Yesterday I saw a Ted Talk that was eye opening. Regina Hartley, works in HR Management at UPS, and said she prefers to consider the “scrapper” over the “silver spoon” because these people have faced adversity and are more likely to address problems and solve them. She asserts that the scrapper’s secret weapon is passion and purpose.
After watching this Ted Talk, I tallied up the number of jobs I’ve held. I stopped at 80, and this did not include the number of temp jobs I held for staffing agencies where I went on a lot of assignments over a few years. I would consider myself a “super scrapper.”
In my defense most of these jobs were concurrent, and/or overlapping part-time gigs. Some lasted a few weeks, some a few years. I’ve learned a lot in these occupations which included broadcasting, tourism, retail, publishing, marketing, social media, public speaking, and others. After all, full immersion is the best way to get an education. And each of these jobs taught me more about life and how to quickly adapt. I was also able to bring added knowledge and experience to my employers who needed help with media relations, travel itineraries, or other topics that were outside my job description.
But let’s be honest. I know my own resume is a mess. It’s how I ended up a professional resume writer. To any employer, my background looks scattered, like I can’t make up my mind or play nice. In truth, I get easily bored, and I get annoyed with inefficiency, wasting resources, and mind numbing tasks that don’t fulfill me. And I won’t stick around if I don’t like my manager. People don’t quit their jobs. They quit their managers.
With all these jobs on my own resume, I have become extremely experienced in workplace issues, job searching, resume writing, and interviewing. You become really skilled at something when you do it a lot! I like seeing how my resumes parse (or don’t) into the applicant tracking systems. I like trying out new techniques that I can pass along to clients, so they can learn from my failures, as well as my successes. Plus, I am still optimistic that there’s a great job that fits me to a ‘T’ that will help me settle down someday. And if that doesn’t happen, then I am I content to be the most experienced job seeker and best resume writer in my industry.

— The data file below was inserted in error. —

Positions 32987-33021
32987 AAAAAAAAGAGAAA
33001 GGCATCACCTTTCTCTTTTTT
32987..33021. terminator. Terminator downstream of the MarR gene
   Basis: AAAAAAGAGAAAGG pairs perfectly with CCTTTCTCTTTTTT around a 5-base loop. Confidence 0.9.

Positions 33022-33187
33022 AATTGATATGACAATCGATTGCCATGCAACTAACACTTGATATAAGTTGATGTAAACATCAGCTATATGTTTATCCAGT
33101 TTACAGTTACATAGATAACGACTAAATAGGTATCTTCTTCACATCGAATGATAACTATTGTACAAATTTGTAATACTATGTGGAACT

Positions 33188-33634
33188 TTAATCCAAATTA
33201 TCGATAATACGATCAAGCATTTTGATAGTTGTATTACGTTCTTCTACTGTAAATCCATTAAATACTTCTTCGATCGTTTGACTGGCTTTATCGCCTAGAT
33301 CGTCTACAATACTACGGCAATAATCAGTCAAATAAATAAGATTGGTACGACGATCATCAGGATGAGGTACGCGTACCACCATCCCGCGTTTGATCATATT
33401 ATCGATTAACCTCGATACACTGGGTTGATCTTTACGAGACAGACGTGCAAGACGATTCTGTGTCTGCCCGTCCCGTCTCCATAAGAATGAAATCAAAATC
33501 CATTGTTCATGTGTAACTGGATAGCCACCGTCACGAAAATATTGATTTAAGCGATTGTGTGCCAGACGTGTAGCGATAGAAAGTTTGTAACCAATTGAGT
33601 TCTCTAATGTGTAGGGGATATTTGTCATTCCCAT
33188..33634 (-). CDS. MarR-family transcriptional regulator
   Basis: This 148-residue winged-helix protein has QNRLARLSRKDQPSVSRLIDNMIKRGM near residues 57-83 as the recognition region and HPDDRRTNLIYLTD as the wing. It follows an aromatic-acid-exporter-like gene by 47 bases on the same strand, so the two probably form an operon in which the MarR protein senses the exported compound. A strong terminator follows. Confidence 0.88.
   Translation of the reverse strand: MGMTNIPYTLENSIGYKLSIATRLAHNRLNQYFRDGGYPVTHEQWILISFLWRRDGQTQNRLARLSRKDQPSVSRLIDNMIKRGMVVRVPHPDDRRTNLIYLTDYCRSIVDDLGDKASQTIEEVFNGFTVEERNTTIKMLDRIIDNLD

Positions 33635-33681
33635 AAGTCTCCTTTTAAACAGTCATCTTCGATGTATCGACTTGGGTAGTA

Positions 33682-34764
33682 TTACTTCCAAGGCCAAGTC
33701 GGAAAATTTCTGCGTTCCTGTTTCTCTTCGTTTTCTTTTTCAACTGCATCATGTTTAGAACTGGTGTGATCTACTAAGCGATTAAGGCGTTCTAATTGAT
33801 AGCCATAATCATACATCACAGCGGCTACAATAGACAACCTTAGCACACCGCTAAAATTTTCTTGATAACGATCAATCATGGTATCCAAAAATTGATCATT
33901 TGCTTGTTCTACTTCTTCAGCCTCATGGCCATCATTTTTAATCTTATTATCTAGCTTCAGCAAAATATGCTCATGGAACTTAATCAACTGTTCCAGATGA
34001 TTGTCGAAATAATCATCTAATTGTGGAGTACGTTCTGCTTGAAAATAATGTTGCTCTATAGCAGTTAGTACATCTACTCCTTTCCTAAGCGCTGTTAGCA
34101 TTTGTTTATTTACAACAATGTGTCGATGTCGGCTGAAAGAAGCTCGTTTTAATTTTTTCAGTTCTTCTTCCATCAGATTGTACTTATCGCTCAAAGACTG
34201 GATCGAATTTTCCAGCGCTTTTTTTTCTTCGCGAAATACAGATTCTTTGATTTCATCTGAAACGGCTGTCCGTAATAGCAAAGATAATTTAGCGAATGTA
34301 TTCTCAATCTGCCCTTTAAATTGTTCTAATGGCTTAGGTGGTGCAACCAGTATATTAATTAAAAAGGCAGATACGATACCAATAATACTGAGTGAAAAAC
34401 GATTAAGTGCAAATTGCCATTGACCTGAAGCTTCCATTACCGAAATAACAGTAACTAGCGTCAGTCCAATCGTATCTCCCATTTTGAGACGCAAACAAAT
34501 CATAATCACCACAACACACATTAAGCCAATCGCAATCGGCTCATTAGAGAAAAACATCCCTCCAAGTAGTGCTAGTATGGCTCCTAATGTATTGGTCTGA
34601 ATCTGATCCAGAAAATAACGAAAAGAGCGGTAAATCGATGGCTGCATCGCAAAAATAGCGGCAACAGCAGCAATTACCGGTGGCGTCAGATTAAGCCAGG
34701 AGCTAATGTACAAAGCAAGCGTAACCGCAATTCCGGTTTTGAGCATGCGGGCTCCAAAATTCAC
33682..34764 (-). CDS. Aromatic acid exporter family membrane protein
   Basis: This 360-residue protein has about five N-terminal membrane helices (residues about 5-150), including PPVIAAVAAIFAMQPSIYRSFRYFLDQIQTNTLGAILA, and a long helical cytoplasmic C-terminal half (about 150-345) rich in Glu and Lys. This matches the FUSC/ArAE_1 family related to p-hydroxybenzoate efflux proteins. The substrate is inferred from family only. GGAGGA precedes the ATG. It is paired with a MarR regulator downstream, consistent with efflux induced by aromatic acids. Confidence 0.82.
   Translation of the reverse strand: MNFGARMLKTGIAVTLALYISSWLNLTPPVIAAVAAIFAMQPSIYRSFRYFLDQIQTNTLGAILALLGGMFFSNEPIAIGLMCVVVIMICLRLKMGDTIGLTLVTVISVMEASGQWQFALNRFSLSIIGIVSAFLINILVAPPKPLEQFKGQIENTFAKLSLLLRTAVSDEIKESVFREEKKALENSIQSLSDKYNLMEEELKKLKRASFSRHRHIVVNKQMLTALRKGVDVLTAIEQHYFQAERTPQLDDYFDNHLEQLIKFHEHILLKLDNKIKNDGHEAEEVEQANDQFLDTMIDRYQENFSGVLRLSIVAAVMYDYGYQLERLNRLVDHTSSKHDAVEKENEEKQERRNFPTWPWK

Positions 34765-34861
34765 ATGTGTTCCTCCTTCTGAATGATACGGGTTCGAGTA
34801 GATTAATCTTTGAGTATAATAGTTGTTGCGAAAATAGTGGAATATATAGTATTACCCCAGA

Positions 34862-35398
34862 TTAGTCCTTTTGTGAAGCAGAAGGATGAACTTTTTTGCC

Growing up, resume writing was never on my radar as a preferred occupation. I wanted to work for an airline. I wanted to be on the radio. I wanted to work in television. And publishing. Yeah. I wanted to do a lot of things. And I did. Thanks to a well-written resume that opened a lot of doors. And the motivation to seek out avenues that put me in the right place at the right time.
When my resume started to become too long and convoluted, I realized that my greatest strength was getting a job. I launched a business to use this experience to help others. I honed my resume writing skills further by attending resume writing conferences, subcontracting for other resume writing companies, and testing for certifications. But it didn’t end there. By continuing to apply for jobs, going on interviews, and even picking up part-time positions here and there, I continued to learn about the ever changing world of job searching and workplace policies and rules.
Isn’t that what you want in your next resume writer? Someone who is out there pounding the pavement ahead of you, and getting a firsthand look at the world of hiring from your point of view? The process is always changing and hard to keep up if you’re not out there navigating it on a regular basis. Like you, I understand the frustration of the process.
The value of a professionally written resume is measurable in its results. You might think you’re saving lots of money by writing your own job search documents. Consider this: Just because you can read a book, doesn’t mean you can write one. The same goes for resumes. It took me about 5 years to learn how to do it right. It’s not something you can learn in a one hour workshop. Or by copying out of book.
Being a “super scrapper” has made an immense difference in my personal and professional life. I wear the badge proudly, and it’s nice to know there are HR Managers like Regina Hartley who understand the value we bring to the table. Scrappers work hard to make a difference.